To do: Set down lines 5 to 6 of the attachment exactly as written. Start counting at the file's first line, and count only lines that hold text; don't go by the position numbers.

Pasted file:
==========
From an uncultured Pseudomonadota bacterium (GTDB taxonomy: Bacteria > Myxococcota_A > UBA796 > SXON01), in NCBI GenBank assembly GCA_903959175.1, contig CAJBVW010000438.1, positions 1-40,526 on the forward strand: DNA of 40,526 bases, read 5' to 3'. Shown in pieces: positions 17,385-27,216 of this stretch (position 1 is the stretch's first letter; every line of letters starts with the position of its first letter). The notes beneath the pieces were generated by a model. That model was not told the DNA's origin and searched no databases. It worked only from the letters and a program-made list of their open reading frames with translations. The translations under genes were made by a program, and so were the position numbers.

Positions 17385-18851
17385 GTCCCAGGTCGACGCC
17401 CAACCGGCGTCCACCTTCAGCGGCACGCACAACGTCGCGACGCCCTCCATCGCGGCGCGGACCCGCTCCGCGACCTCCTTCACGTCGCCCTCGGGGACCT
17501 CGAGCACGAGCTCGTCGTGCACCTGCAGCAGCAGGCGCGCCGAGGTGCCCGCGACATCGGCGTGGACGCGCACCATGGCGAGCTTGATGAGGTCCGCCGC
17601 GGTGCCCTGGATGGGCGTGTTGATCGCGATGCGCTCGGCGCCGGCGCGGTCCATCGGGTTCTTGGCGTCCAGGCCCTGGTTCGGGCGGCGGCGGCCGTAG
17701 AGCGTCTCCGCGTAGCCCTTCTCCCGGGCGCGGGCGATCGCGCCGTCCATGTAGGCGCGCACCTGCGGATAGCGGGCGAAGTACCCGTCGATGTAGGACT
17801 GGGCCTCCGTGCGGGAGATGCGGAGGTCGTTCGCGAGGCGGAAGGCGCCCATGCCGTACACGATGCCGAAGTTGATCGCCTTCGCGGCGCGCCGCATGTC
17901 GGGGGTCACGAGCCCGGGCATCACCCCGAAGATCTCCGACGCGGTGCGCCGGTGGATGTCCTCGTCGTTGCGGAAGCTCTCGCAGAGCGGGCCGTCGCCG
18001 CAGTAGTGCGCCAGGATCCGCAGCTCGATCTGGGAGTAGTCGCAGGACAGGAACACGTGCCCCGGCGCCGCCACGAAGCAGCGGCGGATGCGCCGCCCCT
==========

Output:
17501 CGAGCACGAGCTCGTCGTGCACCTGCAGCAGCAGGCGCGCCGAGGTGCCCGCGACATCGGCGTGGACGCGCACCATGGCGAGCTTGATGAGGTCCGCCGC
17601 GGTGCCCTGGATGGGCGTGTTGATCGCGATGCGCTCGGCGCCGGCGCGGTCCATCGGGTTCTTGGCGTCCAGGCCCTGGTTCGGGCGGCGGCGGCCGTAG